Once again Arsene put the same eleven players on the pitch. Well, almost. Gervinho did take the place of Young Miyaichi but the rest of the starting line-up was same as the bunch that impressed in the Asia tour.
Many of us were eager to see how Gervinho performs, and I for one wasn’t disappointed. Far from it, I was well and truly enthralled by the half an hour he got on the pitch. Arsene probably bought him for his intelligent movement, well-timed runs, and the general ability to get into good positions on the pitch. If he can sustain the composure and finishing we saw in this friendly, the Ivory Coast striker will better the goals scored by Nasri and Walcott last year as I feel he is more natural in that role that any of the wide players Arsenal had last year. Previously, I had expressed concerns about his finishing, which seemed completely unfounded on the basis of that performance, but I’ll reserve my judgment till the end of the season. I think he will score when the opposition allows him space to exploit behind the defence. The true test of his finishing will come against tighter defences and parked buses. Nonetheless, Gervinho made as good a start to his Arsenal career as possible and that’s all that matters for now.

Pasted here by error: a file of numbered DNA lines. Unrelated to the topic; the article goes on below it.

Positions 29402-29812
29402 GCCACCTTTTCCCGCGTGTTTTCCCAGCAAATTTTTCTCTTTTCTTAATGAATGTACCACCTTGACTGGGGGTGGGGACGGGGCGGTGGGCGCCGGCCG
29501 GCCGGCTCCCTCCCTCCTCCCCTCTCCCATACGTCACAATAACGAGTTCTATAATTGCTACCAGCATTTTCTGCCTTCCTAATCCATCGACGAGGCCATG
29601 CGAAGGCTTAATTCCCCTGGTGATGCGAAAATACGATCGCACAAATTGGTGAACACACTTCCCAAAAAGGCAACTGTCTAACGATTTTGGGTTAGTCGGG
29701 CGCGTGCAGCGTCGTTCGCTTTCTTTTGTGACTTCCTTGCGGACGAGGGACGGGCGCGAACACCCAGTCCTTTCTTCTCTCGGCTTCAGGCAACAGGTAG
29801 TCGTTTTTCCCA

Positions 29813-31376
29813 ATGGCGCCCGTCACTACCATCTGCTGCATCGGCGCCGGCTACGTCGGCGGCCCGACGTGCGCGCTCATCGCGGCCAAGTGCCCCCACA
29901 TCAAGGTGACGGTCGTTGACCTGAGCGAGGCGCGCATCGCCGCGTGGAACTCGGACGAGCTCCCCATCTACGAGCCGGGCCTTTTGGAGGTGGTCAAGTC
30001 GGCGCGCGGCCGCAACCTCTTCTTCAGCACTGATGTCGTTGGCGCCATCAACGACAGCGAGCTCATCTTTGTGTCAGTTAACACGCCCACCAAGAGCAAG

Like the previous two friendlies, this game too had the clichéd ‘game of two halves’ feel to it. Arsenal dominated the first period with excellent work in midfield by Song and the irrepressible Jack Wilshere. That kid is only going to improve and will undoubtedly end up in the team of the year when the votes are cast. They were ably supported by the back four and the front three who did their bit of chasing back and pressing. The new man impressed with his willingness and ability to provide support to Gibbs.
In an otherwise well controlled first half, and despite the best efforts of all the players, Arsenal had a few iffy moments when it seemed the defensive weaknesses were peeping from behind a curtain of wonderful free-flowing football.
The own-goal conceded by the hapless Jenkinson was indeed a once in a lifetime fluke that he wouldn’t actually score if he tried a hundred times. As I have said before, Arsenal concede so many freak goals because the defence gets into a mess more often than the other top teams. It’s a simple matter of percentages and, while we might not see the same accident in competitive games, there is no doubt other flukes are going to hurt the Gunners at vital moments unless basic problems in defence are sorted.
On the positive side, apart from Gervinho, Gibbs looked like he is getting back to his old self, Walcott put in some good balls into the box, Wilshere showed he is ready to chip in – literally and otherwise – with more assists this year, Vermaelen and Koscielny were actively looking to spread the ball from the back, and the delivery on the set-pieces seemed more meaningful (maybe it’s just me on this one).
The second half team once again lacked cohesion. There were too many individual moments when players tried to run with the ball or create something. There wasn’t enough focus on retaining the ball or the shape of the team. This put the defence under pressure but some good work by Mannone, some last gasp blocks by defenders, and Cologne’s lack of quality in the final third meant the equalizer was never scored.